When we think of the Saharan Desert, we usually think of sand and heat, not livestock! The drought resistant and incredibly hardy Sahelian Goats are raised in Saharan and sub-Saharan regions! They are truly a miracle of survival and efficiency!Sahelian Goats are generally kept in herds, in vastly extensive systems.
These goats are very rarely sheltered and are most often left to graze without supplemental feeding. Often, they are kept in herds along with sheep. Sahelian Goats are very hardy and have adapted to great many regions of western Africa. They do well on little food and water and are heatproof!
Usually, Sahelian bucks weigh 85 to 125 pounds at maturity and stand between 65 and 85 centimeters at the withers. Does follow at around 70 centimeters in height and 55 to 75 pounds of weight. Sahelian Goats tend to have the appearance of having rather unsubstantial bodies with extremely long legs. They have horns and most have wattles. Sahelian Goats have pendent or horizontally carried ears.
The hair of Sahelian Goats is short and stiff to the touch. They come in any variety of colors, ranging from solid white to solid red or black, and often may be sprinkled, speckled or pied! The udder and the scrotum are divided into halves. Usually, Sahelian Goats are slaughtered at 25 to 30 kilograms, and the carcass yield is about 50 percent. In a lactation period of 120 days, Sahelian does will produce about 70 kilograms of milk, beginning with a heavy flow for the first week and sloping off in subsequent weeks.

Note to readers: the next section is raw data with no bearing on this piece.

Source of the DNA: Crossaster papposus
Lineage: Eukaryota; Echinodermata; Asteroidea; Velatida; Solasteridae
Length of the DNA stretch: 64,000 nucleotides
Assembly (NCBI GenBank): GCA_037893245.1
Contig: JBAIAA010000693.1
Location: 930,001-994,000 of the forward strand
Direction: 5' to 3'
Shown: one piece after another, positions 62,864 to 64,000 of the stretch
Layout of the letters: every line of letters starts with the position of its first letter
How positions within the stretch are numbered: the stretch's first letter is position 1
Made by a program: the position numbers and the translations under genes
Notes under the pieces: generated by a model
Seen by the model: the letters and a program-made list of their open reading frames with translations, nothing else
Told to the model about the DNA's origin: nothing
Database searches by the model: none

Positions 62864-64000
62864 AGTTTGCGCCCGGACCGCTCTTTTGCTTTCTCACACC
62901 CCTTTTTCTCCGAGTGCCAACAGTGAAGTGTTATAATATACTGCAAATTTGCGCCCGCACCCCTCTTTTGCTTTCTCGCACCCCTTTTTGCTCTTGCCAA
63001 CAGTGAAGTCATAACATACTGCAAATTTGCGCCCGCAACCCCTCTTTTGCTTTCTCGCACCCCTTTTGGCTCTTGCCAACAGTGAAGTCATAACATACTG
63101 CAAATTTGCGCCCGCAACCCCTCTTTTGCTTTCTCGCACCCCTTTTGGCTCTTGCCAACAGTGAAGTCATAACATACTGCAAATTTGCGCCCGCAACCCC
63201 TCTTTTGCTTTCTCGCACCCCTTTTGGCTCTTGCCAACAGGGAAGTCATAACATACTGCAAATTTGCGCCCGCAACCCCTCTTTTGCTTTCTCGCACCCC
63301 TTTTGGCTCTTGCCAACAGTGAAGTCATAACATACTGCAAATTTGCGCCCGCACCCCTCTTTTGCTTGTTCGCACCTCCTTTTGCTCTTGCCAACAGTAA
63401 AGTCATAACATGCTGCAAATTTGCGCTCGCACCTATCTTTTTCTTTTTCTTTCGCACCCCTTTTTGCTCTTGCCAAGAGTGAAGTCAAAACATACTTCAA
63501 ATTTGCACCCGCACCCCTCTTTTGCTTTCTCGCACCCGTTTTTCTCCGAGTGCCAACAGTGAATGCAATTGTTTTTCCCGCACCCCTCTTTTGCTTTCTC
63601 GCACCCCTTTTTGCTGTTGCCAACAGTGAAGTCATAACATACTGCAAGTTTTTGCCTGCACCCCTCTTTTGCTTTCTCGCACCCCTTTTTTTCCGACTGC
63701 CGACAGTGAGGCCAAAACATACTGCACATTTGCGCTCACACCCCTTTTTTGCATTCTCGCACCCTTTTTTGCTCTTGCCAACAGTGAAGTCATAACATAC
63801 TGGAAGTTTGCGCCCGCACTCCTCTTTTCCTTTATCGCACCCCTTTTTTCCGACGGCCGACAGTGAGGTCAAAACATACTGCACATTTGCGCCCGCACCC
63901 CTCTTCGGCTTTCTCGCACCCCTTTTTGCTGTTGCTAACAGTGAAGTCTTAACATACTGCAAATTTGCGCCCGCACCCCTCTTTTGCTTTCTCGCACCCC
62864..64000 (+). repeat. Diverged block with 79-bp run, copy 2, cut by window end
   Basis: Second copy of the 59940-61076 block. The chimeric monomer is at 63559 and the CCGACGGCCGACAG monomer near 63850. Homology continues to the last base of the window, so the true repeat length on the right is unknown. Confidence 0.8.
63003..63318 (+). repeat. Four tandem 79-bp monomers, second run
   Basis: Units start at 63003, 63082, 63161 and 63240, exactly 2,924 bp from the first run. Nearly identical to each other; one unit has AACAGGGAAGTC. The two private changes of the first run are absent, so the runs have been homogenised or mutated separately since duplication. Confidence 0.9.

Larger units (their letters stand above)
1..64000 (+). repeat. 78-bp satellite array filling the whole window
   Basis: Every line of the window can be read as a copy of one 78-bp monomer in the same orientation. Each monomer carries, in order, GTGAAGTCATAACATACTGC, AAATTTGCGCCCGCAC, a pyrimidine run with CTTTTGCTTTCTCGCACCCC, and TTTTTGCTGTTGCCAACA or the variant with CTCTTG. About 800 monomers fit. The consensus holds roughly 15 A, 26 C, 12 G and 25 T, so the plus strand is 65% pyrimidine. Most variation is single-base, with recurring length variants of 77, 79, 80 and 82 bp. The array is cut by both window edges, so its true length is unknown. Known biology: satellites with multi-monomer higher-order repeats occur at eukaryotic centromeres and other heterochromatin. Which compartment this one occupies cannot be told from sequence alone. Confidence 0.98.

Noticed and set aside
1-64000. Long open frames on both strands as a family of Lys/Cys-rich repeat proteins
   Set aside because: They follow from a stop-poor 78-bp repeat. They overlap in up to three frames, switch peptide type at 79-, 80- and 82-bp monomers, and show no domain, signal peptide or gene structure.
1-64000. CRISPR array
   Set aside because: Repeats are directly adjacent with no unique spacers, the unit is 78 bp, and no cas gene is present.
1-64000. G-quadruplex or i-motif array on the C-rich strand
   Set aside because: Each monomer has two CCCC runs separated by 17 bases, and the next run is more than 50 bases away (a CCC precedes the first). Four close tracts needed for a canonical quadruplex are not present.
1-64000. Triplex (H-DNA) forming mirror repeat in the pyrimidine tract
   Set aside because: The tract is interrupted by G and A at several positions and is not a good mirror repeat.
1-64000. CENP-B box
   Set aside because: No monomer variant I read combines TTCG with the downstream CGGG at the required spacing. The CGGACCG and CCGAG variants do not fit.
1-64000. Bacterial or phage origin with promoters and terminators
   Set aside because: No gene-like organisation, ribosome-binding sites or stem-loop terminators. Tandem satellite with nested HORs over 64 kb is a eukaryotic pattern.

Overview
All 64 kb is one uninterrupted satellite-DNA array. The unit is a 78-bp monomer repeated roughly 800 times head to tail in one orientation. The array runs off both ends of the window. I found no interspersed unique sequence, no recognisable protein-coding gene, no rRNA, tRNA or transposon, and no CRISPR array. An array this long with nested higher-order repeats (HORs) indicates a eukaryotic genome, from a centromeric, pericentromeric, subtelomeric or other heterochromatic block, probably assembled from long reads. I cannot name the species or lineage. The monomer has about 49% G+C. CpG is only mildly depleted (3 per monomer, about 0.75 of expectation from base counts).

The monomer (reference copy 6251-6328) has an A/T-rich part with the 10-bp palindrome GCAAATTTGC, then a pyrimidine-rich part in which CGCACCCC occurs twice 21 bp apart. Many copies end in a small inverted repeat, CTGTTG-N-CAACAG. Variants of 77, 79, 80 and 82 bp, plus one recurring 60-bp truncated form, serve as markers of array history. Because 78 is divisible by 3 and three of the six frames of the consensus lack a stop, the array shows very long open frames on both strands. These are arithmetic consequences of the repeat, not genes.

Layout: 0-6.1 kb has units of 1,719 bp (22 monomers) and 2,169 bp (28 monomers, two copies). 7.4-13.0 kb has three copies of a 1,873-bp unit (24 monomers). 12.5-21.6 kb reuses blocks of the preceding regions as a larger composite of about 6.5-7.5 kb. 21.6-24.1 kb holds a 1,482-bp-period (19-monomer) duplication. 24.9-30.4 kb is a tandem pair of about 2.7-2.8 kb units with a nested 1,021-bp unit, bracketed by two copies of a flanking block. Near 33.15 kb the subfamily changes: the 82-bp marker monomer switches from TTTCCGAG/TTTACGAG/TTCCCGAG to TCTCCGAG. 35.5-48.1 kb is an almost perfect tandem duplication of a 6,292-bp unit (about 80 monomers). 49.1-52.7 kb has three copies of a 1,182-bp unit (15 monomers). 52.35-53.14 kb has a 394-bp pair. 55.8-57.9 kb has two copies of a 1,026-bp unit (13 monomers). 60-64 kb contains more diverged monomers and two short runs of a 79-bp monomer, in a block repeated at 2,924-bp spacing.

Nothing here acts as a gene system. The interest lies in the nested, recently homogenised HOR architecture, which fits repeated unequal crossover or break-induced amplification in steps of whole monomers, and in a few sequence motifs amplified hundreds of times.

The origins of Sahelian Goats are obscure, but it is certain that they have been herded by pastoralists for centuries. They are used for their meat and for their skins, and quite rarely their milk will be used. Sahelian Goats are a type widespread throughout Western or Saharan Africa, and are adapted to various regions in a variety of types. They remain extremely important to nomadic herders. They are known in various regions as Nioro Goats, Fulani, Sahel, Sahélienne,Cheèvre bariolée, West African Longlegged, Gorane, Balami and Niafounké.
Sahelian Goats need very little care; most live in a semi-feral state. They are usually kept in nomadic herds along with sheep or other goats. Very rarely are herds larger than a few dozen small ruminants.Usually, Sahelian Goats have their first kids at 18 months of age. Twins and singlets are most common. Singlets are born larger and gain faster than kids. Mothers are usually able to produce more than enough milk for their litters, though milk production varies with age, litter size and the progression of the lactation.